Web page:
Magazine article Variety

Comcast's Capital Moment

Magazine article Variety

Comcast's Capital Moment

Article excerpt

Many people have chimed in on the plans by Comcast, the nations top cable and Internet provider, to merge with Time Warner Cable, the No. 2 cable operator and No. 3 ISP. But perhaps no one w'as so public as a man who confronted Comcast CEO Brian Roberts during a Q&A session in May. "Comcast is the most hated company in America, according to one recent poll," the man said to Roberts. "What are your incentives in a place like New York to actually compete?"

After waiting for audience laughter to subside, the Comcast topper addressed the question. "Give us a few years," he said. "The incentives are because of competition."

Competition is the question at the heart of the matter, and consumers are not alone in asking it. Hollywood créatives fear a Comcast-TW Cable combo will lead to a cascade of consolidation. Content providers worry that the deal will give outsized leverage to a distributor.

FCC chairman Tom Wheeler, along with the Dept, of Justice tasked with reviewing the proposal, laments the lack of competition in the market for high-speed Internet service.

Yet on Wall Street and among many in Hollywood, the consensus still seems to be that the combination will happen, that the recent history of media mergers points to approval with conditions that try to limit the scope of the combined company's reach. The sentiment is slightly less certain in Washington, where the battle is being played out in public and private.

"If you were a betting person, I would guess that you would say that there is a good chance they will approve the merger with conditions," says former FCC commissioner Michael Copps, who was the sole vote against Comcast's merger with NBCUniversal in 2011. "But I would like to think that with the outpouring of comments on this and with the Open Internet order, that maybe there is more thinking that hey, 'Maybe this is far enough and time to say no.'"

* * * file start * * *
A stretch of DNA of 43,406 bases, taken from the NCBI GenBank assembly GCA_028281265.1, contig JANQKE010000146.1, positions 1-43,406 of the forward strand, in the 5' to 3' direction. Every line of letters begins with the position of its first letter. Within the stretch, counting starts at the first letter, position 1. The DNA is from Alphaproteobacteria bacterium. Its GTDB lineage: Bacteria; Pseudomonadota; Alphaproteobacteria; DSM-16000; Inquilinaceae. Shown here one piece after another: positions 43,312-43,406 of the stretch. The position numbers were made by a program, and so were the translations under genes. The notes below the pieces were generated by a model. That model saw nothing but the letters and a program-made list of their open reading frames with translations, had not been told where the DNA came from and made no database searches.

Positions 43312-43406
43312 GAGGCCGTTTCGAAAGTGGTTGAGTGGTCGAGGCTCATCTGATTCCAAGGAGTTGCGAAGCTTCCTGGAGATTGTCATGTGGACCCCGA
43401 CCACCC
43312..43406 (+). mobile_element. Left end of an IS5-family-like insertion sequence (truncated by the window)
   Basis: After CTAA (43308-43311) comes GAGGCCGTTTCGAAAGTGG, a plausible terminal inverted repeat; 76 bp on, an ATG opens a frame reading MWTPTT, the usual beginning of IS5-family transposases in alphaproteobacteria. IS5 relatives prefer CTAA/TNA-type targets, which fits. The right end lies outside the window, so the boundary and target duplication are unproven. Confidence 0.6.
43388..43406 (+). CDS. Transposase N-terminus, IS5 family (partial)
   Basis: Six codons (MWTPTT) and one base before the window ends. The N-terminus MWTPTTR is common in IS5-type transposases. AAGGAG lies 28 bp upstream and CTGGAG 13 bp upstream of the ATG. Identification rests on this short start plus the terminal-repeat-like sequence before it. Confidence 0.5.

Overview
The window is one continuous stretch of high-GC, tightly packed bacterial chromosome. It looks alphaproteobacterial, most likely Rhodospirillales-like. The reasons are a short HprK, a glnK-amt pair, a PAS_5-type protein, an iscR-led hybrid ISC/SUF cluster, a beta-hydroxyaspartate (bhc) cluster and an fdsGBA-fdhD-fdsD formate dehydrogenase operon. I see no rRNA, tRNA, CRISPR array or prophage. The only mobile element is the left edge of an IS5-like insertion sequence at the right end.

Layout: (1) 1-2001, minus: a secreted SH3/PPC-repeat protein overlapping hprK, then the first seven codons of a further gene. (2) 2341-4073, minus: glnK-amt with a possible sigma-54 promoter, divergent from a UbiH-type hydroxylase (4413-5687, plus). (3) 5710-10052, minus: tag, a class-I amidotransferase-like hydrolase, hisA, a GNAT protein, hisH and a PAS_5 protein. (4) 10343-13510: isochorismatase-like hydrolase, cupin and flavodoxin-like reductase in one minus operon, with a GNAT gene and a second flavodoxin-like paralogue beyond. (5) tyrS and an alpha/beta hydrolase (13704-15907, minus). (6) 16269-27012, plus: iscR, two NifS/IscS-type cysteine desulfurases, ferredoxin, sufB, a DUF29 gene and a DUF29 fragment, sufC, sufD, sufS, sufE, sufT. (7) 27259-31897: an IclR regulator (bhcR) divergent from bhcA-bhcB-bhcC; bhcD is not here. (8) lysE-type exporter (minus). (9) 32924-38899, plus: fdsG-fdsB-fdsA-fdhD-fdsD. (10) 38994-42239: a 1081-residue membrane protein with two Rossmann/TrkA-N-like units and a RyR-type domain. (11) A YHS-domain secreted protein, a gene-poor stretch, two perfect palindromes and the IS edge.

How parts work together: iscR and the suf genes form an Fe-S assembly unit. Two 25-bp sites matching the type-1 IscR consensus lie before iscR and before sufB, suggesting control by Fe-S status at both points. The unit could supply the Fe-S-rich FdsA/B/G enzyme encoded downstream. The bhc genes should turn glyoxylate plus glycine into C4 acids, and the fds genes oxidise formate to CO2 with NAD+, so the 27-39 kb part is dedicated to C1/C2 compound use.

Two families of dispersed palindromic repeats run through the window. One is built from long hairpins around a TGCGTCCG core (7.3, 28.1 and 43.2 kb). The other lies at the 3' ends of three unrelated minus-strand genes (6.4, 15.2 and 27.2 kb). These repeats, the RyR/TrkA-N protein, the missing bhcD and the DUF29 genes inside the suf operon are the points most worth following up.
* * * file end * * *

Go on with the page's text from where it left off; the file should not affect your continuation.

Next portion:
The FCC's next deadline for comments on the merger is Sept. 23, when Comcast is expected to answer to dozens if not hundreds of critical comments from an array of groups and companies including Netflix, the Tennis Channel and Discovery Communications.

Relatively few major media companies have chimed in publicly on the merger. Discovery executives met with FCC officials earlier this month, characterizing their worries as "critical issues." According to sources who have been contacted, the FCC and the Justice Dept, are reaching out to studio executives and other industry leaders to get their take on the merger in private, reflecting the concern that to air criticisms in public would risk future negotiations with Comcast.

Some media companies have inked carriage agreements that have seemingly turned their past criticism of the deal to tacit acceptance. In April, Univision CEO Randy Falco said that the merger was bad for competition. Earlier this month, Univision announced a long-term pact for Comcast to carry its Spanish-language sports network, and stayed silent when it came to filing official public comment to the FCC..

Comcast feels it already has addressed many of the critical comments, with company exec VP David L. Cohen citing that "the number of video, broadband and phone providers in every local market in the country will remain the same post-transaction as today."

Nationally, Comcast says the combined entity still will have less than 30% of the pay-TV market and not quite 36% of the wired broadband market - not enough to raise serious competitive concerns, it maintains.

Yet privately, industry investors and studio executives express the fear that the merger marks a turning point that will tilt leverage clearly in Comcast's favor, with greater power to set pricing and carriage terms. With dominant positions in New York and Los Angeles, Comcast will hold the cards when it comes to reaching the viewers advertisers crave.

That prospect will force others to play the combination game. Lined up on the runway behind Comcast-TW Cable are AT&T and DirecTV, and the belief is that further consolidation on the distribution side will lead to mergers on the content side. …

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